Coast Dental Blog
Fast Facts - Perio Edition Episode 2


A Message for Coast Dental Hygienists and Doctors:
 
“As the ability to study and document diseases in the world evolves, we make implied promises to our patients that we will always stay as current as possible with the latest understanding of periodontal disease.
You will hear in this episode how the world has changed the classification strategies and you have seen how we at Coast Dental have implemented the most current AAP staging and grading guidelines into our workflow. Please continue to be leaders in adopting these new protocols and continue to be ambassadors for health for our patients!”
 
Andrew Johnston, RDH, BSBM
Director of Hygiene Coast Dental
 
 
[Andrew Johnston, RDH]

Welcome back, everyone. You are listening to another episode of Fast Facts- Perio Edition brought to you by A Tale of Two Hygienists in partnership with DentistRX. And now, please welcome your host, Katrina Sanders.
 
[Katrina Sanders, RDH]

Hello and welcome to Fast Facts - Perio Edition. In this episode, we discuss the historical survey of diagnosing periodontal disease. The first iterations of us documenting the diagnosis of periodontitis comes from Orban in 1942, where we established two major forms of periodontitis. The first was simplex, which was essentially a formation of an abscess in subsequent bone loss. Versus complex, which was more degenerative.

 
While this was a rudimentary way of explaining acute vs. chronic periodontitis, it wasn't until 1966 that the American Academy of Periodontology developed the World Workshop, which specifically termed chronic periodontitis with no definite system for classification.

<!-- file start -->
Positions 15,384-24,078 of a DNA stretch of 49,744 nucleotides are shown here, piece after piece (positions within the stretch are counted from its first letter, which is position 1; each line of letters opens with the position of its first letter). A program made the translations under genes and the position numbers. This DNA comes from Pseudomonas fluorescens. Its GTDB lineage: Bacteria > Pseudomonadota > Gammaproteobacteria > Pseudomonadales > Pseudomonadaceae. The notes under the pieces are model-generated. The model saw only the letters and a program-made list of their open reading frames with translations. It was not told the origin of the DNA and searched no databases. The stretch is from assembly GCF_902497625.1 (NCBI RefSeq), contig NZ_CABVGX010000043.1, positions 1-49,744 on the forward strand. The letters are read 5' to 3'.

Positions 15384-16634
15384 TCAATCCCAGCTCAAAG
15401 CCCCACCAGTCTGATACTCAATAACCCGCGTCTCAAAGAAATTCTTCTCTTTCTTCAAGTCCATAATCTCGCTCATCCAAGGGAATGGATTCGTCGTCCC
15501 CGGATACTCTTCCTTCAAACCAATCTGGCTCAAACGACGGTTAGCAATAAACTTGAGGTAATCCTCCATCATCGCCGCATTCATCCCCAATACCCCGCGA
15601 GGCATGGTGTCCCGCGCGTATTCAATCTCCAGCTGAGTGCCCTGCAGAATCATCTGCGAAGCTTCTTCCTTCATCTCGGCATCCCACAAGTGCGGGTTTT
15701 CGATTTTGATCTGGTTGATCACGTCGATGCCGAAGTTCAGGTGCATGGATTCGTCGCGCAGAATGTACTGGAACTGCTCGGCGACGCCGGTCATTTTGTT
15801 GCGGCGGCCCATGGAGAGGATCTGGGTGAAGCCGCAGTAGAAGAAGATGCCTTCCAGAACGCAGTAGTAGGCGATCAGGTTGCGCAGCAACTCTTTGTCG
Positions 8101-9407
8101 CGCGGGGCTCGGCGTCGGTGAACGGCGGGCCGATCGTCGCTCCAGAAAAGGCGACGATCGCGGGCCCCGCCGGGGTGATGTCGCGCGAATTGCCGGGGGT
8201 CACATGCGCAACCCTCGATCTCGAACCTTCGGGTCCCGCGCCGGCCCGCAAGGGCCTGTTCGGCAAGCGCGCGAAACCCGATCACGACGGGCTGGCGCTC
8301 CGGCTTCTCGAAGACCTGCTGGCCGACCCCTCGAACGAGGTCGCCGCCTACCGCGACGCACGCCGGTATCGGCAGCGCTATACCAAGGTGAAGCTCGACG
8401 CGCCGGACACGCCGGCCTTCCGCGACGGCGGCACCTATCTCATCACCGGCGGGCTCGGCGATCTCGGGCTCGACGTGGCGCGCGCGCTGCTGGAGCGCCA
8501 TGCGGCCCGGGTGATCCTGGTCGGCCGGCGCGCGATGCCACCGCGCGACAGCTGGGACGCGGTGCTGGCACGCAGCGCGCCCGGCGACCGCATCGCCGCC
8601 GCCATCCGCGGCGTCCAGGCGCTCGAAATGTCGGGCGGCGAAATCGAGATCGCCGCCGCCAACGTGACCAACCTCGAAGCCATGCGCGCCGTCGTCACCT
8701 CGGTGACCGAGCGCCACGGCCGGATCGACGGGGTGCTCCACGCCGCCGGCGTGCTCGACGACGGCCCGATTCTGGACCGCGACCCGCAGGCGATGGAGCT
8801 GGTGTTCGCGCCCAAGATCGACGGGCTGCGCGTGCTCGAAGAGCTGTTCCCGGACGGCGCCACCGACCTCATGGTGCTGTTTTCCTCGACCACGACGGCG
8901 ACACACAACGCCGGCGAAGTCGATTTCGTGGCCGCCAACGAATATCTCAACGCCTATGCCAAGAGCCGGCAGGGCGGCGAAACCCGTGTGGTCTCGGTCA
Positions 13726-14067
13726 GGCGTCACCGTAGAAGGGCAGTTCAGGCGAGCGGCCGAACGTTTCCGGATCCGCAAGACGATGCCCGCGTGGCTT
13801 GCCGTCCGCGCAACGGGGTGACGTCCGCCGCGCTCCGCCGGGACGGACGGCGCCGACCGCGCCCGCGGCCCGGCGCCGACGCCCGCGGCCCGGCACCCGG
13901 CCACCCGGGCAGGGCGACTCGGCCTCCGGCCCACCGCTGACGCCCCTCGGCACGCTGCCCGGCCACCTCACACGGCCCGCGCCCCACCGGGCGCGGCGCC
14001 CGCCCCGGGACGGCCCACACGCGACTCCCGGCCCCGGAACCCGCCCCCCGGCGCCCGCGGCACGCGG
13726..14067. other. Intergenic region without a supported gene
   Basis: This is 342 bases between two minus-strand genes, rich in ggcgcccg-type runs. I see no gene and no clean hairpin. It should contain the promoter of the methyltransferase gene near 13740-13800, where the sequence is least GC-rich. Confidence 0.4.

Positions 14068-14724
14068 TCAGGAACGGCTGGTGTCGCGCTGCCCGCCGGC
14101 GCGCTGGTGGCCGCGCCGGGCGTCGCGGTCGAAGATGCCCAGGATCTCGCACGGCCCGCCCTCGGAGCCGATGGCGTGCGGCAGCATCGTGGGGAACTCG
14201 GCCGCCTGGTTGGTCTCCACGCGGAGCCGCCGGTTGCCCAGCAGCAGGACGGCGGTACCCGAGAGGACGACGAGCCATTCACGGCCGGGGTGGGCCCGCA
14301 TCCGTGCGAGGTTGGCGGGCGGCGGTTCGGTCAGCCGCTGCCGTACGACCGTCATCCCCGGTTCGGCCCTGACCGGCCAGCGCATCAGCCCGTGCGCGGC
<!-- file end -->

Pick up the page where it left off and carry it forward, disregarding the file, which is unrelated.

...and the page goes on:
In 1982, Page and Schroeter identified five different forms of periodontitis, and these forms were used until 1986, when the American Academy of Periodontology established our case types. Most dental hygienists are familiar with these case types:
 
Case Type Zero - Healthy
Case Type One - Gingivitis
Case Type Two - Mild
Case Type Three- Moderate
Case Type Four - Severe Periodontitis
 
However, in addition in 1989, there was an adoption of classifications of juvenile periodontitis, adult periodontitis, necrotizing ulcerative gingiva periodontitis and refractory periodontitis.
 
Finally, in 1999, the American Academy of Periodontology established gingival and periodontal classifications, these classifications changed the way that we looked at periodontal disease because it integrated various modalities of risk factors associated with these disease processes.
 
In 1999, the American Academy of Periodontology classified:
 
Classification Zero as Healthy
Classification One - Gingivitis
Classification Two - Chronic periodontitis
Classification Three - Aggressive periodontitis
Classification Four - Periodontitis as a manifestation of systemic disease
Classification Five - Necrotizing diseases
Classification Six - Abscesses of the periodontium
Classification Seven - Periodontitis associated with endodontic lesions
Classification Eight - Developmental or acquired deformities and conditions
 
This allowed the clinician to create a multifaceted approach when identifying a diagnosis and subsequent treatment plan for patients.
 
Finally, in 2017, published in 2018, the American Academy of Periodontology created with the World Federation, the staging and grading guidelines as we know them today.
 
This has been another episode of Fast Facts - Perio Edition with Katrina Sanders, RDH. Please feel free to reach me on Instagram @thedentalwinegenist or on my website www.KatrinaSanders.com Cheers.
 
[Andrew Johnston, RDH]

Thank you for listening to another episode of Fast Facts - Perio Edition, brought to you in part by DentistRX makers of the InteliSonic line of power brushes. Find out more by visiting their website at www.dentistrx.com. We'll see you next week for another Fast Fact!

 

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